Isolated bothy © Jerry F 2021

The Tan Hill Inn

The Tan Hill Inn in Swaledale is, at 1732 feet above sea level, Britains highest pub. I’d last been there in March 1989 when, with two friends, I climbed Yorkshire’s Three Peaks of Ingleborough, Pen-y-Ghent and Whernside over the course of three bitterly cold and snowy days. By the time we had finished the last one we were so miserable that we immediately set off for the Tan Hill Inn in the hope of getting snowed in for a few days, which is quite a common occurrence apparently but, sadly, not for us. After a couple of pints of Theakston Best Bitter and a bowl of soup by the roaring fire we set of for home but I promised myself I would be back.

This time there was no chance of being marooned so we contented ourselves with a quick pint and a cheese toastie and were soon on our way back to Greystokes for the night.

The Tan Hill Inn © Jerry F 2021

Lakeland Motor Museum

The next day was our last so we set off early for our final destination – the Lakeland Motor Museum at Backbarrow. On the way we took a quick detour at Coniston and were rewarded with a rare opportunity to take a photograph of a major mountain with a pool full of tadpoles in the foreground. It was, for me, one of the highlights of the trip.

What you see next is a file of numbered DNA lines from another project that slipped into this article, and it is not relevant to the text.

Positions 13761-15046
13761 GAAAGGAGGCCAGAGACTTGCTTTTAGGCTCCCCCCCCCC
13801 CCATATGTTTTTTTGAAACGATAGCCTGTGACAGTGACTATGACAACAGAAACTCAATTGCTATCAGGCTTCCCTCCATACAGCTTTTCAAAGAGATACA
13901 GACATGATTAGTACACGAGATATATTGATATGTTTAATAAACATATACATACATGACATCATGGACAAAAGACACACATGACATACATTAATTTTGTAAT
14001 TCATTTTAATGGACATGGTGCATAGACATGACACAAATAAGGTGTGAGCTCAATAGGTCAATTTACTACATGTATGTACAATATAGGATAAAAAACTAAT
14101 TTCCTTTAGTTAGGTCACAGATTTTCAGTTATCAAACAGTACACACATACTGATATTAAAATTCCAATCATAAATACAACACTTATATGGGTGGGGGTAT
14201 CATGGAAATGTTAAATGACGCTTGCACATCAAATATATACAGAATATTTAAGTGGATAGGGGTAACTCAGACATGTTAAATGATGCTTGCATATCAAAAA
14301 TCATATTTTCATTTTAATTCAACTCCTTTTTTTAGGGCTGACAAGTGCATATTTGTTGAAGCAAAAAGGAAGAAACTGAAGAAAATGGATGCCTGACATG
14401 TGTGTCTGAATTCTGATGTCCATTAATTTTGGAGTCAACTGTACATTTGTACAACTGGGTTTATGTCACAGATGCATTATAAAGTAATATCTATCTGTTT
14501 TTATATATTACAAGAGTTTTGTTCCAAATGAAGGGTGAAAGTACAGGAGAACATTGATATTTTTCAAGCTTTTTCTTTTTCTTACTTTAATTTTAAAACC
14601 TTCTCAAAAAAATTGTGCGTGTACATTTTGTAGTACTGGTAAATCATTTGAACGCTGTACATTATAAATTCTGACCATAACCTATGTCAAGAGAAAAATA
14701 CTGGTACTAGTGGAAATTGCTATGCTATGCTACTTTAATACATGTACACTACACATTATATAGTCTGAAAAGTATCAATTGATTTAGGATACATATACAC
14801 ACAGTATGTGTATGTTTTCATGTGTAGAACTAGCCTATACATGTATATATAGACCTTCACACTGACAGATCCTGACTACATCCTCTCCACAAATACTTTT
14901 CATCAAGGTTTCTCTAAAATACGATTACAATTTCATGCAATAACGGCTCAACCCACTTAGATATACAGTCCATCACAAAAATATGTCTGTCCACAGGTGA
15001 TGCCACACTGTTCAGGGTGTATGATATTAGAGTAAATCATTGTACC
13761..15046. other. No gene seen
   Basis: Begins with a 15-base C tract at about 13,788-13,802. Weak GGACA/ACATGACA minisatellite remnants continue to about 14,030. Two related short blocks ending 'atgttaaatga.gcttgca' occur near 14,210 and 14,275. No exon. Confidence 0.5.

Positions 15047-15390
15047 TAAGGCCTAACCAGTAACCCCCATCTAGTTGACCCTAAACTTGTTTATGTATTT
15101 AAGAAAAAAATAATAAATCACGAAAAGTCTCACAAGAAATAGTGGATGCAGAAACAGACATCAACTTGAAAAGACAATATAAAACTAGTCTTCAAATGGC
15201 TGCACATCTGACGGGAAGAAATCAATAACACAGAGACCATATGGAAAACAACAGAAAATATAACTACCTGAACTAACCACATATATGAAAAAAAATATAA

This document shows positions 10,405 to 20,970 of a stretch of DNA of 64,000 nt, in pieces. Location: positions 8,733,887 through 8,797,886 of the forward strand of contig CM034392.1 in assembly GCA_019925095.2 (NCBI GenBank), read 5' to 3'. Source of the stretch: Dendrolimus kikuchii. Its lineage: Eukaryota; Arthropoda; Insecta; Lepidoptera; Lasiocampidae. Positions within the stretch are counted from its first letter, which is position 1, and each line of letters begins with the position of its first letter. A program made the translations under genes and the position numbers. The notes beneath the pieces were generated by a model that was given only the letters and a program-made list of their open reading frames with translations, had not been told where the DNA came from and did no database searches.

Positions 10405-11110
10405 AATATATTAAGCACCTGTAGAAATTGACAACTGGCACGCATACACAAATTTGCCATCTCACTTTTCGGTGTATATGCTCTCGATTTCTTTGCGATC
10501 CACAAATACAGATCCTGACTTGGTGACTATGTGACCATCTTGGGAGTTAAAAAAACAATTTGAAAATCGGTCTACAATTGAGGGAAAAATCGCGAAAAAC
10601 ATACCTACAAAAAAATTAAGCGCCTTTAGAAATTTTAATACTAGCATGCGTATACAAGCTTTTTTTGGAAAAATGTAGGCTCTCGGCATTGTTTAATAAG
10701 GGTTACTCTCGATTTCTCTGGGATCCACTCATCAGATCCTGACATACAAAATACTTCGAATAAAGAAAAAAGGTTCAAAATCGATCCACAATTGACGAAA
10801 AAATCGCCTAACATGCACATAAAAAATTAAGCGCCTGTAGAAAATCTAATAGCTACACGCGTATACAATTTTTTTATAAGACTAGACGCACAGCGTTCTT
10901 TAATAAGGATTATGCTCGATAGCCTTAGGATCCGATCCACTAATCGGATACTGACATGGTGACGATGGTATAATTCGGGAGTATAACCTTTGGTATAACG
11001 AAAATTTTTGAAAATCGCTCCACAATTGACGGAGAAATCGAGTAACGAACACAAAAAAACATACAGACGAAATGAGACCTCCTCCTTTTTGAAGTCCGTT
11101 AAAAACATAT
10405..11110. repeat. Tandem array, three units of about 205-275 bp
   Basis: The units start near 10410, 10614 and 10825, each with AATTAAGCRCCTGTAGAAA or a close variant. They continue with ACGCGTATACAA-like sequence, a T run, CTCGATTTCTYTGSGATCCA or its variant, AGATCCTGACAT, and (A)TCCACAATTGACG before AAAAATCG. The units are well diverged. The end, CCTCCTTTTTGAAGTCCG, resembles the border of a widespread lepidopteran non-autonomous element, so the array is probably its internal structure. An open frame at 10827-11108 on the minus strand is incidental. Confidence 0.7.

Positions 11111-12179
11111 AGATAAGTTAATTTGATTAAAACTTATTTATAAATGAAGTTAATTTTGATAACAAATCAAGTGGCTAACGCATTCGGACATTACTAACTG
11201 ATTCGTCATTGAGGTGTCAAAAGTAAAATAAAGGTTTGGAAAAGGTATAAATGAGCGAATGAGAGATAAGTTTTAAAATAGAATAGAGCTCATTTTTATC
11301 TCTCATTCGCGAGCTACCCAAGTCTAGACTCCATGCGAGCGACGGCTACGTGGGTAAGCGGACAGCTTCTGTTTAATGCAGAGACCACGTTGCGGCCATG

Landscape with tadpoles © Jerry F 2021

I had not heard of the Lakeland Motor Museum before and was keen to see what it had to offer. It turned out to be superb – full of British and Continental cars of “my” era displayed in a pleasing clutter, a real trip down memory lane. This article doesn’t allow me to do justice to all the exhibits, but these are some of the highlights….

….a good selection of cars that have been around nearly as long as I have….

A good selection of cars © Jerry F 2021

….the only known garage operated by one of Monty Python’s Gumbys….

Monty Python’s Garage © Jerry F 2021

….be honest, we’ve all had a garage as well laid out as this….

Cluttered garage © Jerry F 2021

….one of the most gorgeous cars ever made – a Citroen Light 15. My older brother bought one for £25 in 1964 and a year later I helped him cut it up with hacksaws for scrap over the course of a weekend because he couldn’t afford the £40 it would cost to repair the diff. (I still lose sleep over that)….

Citroen Light 15 © Jerry F 2021

….the original Ford Consul Capri….

Ford Consul Capri © Jerry F 2021

….another mouthwatering Citroen….